Republicans Hate Their Grandchildren

Eleven days ago, I was relieved that the Administration stood firm on anti-EPA riders, but asked, “what will the level of EPA funding be?  If Congress and the White House agree to serious cuts that starve the agency of necessary personnel, then the absence of a rider is a Pyrrhic victory.”

Well, now we know the answer:

One of the hardest hit institutions is the Environmental Protection Agency, whose power Republicans have sought to curtail in recent years through a variety of legislative means. The agency will receive $1.6 billion less in funding than current levels, a 16 percent drop, including a $49 million reduction in climate change programs and $149 million cut to the Land and Water Conservation Fund. In a press release, Senate Appropriation Committee Democrats noted that the EPA cuts, while tough, were nearly $1.6 billion less than Republicans’ original proposal. The National Oceanic and Atmospheric Administration also saw a $142 million reduction in funding and is prohibited from creating a Climate Service.

In addition to programs protecting the environment, programs aimed at boosting energy efficiency for power plants and transportation also were major targets. Energy efficiency and renewable energy were cut by $438 million while fossil energy R&D was reduced by $226 million and nuclear energy funding was cut by $56 million. Funding for high speed rail, all $2.9 billion of it, was zeroed out entirely.

These all seem designed to reduce action on climate as much as possible.  It’s not about the money — these are paltry sums in the context of the federal budget, and the Defense Department got a $5 billion increase. This is just trying to melt the planet.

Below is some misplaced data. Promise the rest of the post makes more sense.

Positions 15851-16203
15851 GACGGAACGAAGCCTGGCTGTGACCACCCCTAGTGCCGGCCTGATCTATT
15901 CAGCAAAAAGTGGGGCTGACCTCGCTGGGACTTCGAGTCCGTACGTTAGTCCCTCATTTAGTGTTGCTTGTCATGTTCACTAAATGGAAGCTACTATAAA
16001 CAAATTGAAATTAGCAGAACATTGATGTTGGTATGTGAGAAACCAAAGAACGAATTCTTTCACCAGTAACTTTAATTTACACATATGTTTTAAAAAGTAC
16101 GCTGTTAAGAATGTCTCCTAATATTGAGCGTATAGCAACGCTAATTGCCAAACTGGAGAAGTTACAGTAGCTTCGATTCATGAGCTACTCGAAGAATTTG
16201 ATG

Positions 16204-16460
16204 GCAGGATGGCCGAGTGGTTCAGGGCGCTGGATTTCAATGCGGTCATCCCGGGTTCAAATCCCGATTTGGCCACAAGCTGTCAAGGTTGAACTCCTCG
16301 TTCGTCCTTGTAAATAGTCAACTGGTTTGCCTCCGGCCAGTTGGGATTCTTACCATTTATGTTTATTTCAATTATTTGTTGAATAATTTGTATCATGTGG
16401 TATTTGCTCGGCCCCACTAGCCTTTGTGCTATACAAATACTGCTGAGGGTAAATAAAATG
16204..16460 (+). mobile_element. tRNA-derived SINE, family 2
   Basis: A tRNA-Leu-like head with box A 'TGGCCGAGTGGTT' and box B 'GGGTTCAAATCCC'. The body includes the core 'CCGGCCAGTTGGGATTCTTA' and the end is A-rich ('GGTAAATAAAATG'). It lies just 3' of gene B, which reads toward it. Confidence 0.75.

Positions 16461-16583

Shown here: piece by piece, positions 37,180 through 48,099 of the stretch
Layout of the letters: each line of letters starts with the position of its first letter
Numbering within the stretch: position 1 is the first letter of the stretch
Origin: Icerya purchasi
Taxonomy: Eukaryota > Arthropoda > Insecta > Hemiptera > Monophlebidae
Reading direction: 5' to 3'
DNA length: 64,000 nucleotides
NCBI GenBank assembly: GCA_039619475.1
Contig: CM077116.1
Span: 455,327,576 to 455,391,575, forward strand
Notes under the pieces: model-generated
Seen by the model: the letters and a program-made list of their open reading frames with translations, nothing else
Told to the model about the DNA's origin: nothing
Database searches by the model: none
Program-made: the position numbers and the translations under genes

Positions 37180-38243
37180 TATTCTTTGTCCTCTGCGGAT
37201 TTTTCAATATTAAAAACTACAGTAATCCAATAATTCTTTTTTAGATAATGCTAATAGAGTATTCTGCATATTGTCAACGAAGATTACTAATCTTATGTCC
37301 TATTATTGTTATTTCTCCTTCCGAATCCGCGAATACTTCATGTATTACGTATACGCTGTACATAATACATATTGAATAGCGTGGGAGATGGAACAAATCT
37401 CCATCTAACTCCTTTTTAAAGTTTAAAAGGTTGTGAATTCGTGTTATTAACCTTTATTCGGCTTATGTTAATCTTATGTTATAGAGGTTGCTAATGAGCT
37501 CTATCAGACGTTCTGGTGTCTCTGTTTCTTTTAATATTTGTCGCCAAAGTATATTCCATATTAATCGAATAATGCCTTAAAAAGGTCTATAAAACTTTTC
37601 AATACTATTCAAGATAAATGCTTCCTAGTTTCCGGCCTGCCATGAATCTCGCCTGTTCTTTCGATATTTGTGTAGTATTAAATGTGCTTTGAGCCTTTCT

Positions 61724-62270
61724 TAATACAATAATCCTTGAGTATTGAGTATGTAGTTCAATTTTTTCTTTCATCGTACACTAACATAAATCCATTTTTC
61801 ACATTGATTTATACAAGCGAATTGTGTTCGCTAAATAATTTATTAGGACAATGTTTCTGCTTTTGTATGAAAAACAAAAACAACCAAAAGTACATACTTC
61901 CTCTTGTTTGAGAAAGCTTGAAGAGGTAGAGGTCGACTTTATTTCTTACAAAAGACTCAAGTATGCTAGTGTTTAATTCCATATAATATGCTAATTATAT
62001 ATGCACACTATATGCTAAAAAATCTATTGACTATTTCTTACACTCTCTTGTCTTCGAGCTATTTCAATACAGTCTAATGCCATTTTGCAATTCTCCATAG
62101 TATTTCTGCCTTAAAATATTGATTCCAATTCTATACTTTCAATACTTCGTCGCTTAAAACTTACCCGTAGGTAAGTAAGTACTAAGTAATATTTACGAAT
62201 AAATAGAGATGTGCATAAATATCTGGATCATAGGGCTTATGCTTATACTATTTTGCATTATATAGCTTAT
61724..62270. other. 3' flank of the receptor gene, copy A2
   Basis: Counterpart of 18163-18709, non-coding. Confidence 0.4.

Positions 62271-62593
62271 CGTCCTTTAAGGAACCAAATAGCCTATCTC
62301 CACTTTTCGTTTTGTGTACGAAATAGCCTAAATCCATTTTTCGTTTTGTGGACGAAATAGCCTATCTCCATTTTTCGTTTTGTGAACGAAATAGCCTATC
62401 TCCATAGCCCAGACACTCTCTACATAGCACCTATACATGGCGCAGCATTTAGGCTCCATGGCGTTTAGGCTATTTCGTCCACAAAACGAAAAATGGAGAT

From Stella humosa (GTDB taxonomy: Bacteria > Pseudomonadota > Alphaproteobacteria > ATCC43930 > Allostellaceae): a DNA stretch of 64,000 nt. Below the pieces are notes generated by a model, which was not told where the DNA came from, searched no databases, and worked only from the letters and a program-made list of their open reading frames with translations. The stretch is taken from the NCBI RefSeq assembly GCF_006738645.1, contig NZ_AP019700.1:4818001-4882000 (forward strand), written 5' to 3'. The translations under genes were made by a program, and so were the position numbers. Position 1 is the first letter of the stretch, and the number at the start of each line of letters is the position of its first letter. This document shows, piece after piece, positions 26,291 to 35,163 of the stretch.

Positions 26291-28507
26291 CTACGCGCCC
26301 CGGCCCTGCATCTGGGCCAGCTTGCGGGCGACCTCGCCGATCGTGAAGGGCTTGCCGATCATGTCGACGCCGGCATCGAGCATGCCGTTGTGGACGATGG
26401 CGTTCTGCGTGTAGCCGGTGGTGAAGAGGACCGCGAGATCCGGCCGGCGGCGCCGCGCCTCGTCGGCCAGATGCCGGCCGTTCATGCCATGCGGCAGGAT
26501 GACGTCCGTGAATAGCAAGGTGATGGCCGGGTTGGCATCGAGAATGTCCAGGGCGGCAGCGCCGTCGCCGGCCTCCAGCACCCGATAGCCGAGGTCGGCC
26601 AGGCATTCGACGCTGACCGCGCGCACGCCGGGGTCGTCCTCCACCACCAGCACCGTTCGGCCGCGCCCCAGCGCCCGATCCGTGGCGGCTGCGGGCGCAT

In a previous post, I pointed to a talk by Republican Congressmember Bob Inglis, who lost his seat to a Tea Party extremist and spoke here at UCLAW a couple of weeks ago.  Inglis quoted the Australian Foreign Minister, who noted that our grandchildren will know in the future what we did, and that everything we do now is “on the record.”

Kids, your grandparents didn’t give a goddamn about you.  If they were Republicans.

, , , ,

Reader Comments

8 Replies to “Republicans Hate Their Grandchildren”

  1. What do you call a $1.6B cut in the EPA? A good start.

    I wonder if UCLA and Berkeley get any federal funds? With leftist blogs like this they clearly political organizations, not educational.

  2. Dear Jonathan,
    Calm down. We love our grandchildren and we want the EPA to back away from its abusive and unconstitutional regulatory policies and practices. Surely we can all agree that the EPA is once place were we can safely reduce the budget without hurting anyone except maybe a few government employees and contractors.

    The sea level is not actually going to rise and drown New York City, and there will still be enough polar bears and rain forests. Spring is here and nature blooms with new life and natural beauty all over America. Spring time is the best time to cut the budget for EPA.

    Let us rejoice and be merry and share this day with our grandchildren and with children everywhere, and teach them that they do not have to live in fear of the EPA. What a beautiful day. Now there is hope. Excuse me while I say the Pledge of Allegiance and have a cup of tea.

  3. If you need confirmation that this rabid budget cutting is more about dismantling parts of government the Right doesn’t like than fiscal responsibility–and you probably don’t–the comments above are a decent illustration.